Juan Manuel Marquez shocked the world when he knocked out Manny Pacquiao. For whatever reason, that single event seemed to shatter everything folks already knew about both men.
Over the past 72 hours, it’s been non-stop panic and nonsensical babble about where everyone involved goes from here.
Let’s be real here: it isn’t that big of a deal.
Marquez consistently challenged Pacquiao in their prior three fights, proving to be the ideal kryptonite to his rival's preferred fighting style. His solid footwork and nearly perfect counterpunching could have won him at least one of their other showdowns, and the addition of power (however he came by it) proved to be the difference. A counterpuncher like Marquez with the power to knock his foe out cold is unstoppable.
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So, yes, Marquez beat Pacquiao with a stunning KO – but there is a reason that Marquez was nowhere near the underdog in this one that he was in past matches.
It’s not that shocking he won.
In terms of what this means for a possible Dream Match between Pacquiao and Floyd Maywearther, well, it means nothing. It means absolutely, positively nothing. Mayweather has long since been recognized as the favorite in a potential bout between the pair, and this weekend’s happenings would just make him a bigger favorite. As far as the ridiculous notion that somehow people wouldn’t pay to see this fight because it no longer pits the top two pound-for-pounders in the world against one another; that hasn’t been the case for at least a year now.
Pacquiao’s decline was evident last November against Marquez. It became even more apparent when he couldn’t KO a broken, hobbled Timothy Bradley. And, of course, it was reaffirmed this weekend.
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We didn’t need to see Pacquiao get knocked out cold to know that he isn’t the fighter he was three years ago. Neither is Mayweather. His struggle for much of the fight against Miguel Cotto proves that.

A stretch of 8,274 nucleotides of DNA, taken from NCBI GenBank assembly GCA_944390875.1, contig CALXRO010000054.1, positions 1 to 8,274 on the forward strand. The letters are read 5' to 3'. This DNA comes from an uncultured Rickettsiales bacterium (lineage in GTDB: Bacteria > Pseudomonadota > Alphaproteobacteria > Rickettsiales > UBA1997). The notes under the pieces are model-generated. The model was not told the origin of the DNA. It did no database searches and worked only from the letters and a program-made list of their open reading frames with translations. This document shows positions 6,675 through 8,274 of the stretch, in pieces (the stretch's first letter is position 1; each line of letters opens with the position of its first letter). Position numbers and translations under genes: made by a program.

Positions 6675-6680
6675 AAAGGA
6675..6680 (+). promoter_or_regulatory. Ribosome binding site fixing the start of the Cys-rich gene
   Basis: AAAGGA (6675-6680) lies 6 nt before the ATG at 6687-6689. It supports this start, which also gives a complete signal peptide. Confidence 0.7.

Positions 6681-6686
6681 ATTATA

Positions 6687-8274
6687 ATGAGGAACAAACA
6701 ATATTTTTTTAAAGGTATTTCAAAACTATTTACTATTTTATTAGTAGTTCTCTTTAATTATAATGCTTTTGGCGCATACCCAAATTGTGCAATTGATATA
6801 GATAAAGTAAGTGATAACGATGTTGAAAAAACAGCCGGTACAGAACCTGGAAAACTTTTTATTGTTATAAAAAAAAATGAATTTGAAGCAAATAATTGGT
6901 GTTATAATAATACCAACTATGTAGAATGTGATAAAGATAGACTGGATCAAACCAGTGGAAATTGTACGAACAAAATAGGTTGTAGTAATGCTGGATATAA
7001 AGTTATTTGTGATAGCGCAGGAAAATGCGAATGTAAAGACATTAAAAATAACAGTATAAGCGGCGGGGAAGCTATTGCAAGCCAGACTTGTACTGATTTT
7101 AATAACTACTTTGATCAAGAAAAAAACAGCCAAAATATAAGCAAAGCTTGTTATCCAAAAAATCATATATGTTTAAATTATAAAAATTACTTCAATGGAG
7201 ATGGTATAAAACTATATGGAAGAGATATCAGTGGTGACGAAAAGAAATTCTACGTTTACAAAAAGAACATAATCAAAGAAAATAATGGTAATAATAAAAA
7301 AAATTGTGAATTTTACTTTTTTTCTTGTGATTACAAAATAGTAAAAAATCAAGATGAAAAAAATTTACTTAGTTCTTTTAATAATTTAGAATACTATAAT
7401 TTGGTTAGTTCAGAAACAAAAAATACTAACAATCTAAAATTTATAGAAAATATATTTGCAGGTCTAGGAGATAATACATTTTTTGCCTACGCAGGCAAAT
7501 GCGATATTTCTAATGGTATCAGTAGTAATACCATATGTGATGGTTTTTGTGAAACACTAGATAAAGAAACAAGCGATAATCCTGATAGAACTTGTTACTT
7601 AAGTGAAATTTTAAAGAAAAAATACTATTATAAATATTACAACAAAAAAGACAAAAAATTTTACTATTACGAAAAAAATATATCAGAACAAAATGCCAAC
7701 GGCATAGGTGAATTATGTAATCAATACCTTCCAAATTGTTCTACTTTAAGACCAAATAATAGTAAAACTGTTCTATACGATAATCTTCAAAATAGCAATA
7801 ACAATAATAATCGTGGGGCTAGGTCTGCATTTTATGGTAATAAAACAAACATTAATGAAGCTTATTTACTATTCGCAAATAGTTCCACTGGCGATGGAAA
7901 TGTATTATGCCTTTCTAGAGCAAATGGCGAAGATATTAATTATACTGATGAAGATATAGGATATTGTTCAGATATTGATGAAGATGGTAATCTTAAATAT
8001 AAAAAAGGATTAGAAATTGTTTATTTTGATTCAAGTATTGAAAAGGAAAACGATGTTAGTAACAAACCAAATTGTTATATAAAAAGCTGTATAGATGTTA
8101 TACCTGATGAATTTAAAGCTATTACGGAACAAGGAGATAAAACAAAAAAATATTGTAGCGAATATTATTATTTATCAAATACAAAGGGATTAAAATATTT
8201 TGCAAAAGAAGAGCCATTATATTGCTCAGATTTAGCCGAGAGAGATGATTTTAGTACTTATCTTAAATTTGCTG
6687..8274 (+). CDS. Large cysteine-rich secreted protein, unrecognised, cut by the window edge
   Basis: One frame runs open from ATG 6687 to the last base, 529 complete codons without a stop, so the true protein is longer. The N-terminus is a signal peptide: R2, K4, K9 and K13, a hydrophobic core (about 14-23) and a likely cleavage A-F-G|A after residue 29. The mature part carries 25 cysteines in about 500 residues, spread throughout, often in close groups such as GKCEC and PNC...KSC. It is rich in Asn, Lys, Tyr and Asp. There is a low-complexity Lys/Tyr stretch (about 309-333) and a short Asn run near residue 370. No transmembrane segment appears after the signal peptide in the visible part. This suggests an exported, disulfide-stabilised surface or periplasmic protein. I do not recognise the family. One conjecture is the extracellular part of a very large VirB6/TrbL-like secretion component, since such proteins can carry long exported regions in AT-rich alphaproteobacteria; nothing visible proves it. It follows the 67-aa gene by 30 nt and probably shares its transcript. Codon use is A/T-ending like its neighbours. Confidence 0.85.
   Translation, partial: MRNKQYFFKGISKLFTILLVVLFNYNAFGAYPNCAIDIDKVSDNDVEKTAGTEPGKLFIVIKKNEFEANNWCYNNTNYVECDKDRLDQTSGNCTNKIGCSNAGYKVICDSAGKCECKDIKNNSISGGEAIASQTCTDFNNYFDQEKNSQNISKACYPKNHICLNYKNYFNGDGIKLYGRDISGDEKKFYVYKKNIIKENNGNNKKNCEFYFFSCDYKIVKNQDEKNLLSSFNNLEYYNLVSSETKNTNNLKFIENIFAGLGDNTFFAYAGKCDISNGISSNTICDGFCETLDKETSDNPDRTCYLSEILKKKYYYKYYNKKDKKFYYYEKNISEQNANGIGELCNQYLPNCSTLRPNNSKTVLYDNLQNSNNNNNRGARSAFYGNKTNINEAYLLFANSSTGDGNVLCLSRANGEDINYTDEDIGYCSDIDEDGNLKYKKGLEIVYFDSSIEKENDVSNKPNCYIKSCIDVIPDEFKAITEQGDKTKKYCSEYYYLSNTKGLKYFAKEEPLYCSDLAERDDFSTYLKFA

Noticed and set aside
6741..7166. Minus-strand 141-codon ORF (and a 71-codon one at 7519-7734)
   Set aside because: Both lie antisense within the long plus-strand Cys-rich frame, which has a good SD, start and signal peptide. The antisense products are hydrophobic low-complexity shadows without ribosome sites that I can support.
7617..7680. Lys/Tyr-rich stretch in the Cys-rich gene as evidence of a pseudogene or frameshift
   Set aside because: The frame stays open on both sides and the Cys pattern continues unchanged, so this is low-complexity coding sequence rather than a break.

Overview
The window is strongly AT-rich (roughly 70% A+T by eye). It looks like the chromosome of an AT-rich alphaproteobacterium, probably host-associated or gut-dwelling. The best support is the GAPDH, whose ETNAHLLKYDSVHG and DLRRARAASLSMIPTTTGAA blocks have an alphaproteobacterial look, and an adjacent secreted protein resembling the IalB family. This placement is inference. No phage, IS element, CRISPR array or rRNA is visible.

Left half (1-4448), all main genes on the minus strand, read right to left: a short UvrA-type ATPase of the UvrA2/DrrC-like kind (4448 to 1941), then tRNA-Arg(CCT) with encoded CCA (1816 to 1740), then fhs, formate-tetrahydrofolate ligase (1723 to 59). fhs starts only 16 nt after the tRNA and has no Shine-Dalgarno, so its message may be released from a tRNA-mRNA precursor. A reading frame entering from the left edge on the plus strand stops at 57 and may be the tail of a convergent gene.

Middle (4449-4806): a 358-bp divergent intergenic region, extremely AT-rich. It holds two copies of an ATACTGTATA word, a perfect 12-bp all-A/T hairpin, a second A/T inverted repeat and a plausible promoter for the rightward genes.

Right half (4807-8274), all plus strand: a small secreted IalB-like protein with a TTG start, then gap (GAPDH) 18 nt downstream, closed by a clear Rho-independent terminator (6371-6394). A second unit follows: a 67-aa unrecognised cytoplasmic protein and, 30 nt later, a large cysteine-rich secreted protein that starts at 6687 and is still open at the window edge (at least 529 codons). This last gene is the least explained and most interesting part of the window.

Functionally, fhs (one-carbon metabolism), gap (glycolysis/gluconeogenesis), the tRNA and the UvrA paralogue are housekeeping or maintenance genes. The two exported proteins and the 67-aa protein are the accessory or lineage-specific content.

People still wanted to see them square off, though.
Here is the reality of what everything that happened means for a potential Pacquiao vs. Mayweather fight: nothing.
Last week, as noted on Opposing Views, it was made clear that Mayweather intended to fight twice in 2013.
"Floyd has told us that he is fighting twice in 2013 with the first date being May 4 -- Cinco De Mayweather -- and the second date being Sept. 14," Leonard Ellerbe told the press.
"Mayweather Promotions is looking forward to these two gigantic Floyd Mayweather events in 2013, and we are in ongoing discussions with our promotional partner, Richard Schaefer (chief executive of Golden Boy Promotions) in finalizing the opponent and other aspects of the upcoming promotion."
One of those fights will unquestionably come against Saul “Canelo” Alvarez; the other is up in the air. If the Canelo fight occurs on May 4 (as it should), then that leaves Sept. 14 open for a fight against Robert Guerrero or Pacquiao.
Mayweather vs. Canelo is clearly more appealing than Mayweather vs. Pacquiao at this point, however, there is a debate to be had regarding Guerrero. Would seeing Mayweather beat down Guerrero if he beats Alvarez really generate as much interest as seeing him take on Pacquiao? Nope. And Mayweather knows that. He’s too smart not to. (Of course, if Mayweather fights Guerrero in May, then this discussion may be completely moot.)
Either way, though, this weekend changed nothing in the grand scheme of things. It just gave Pacquiao fans a lot less to brag about.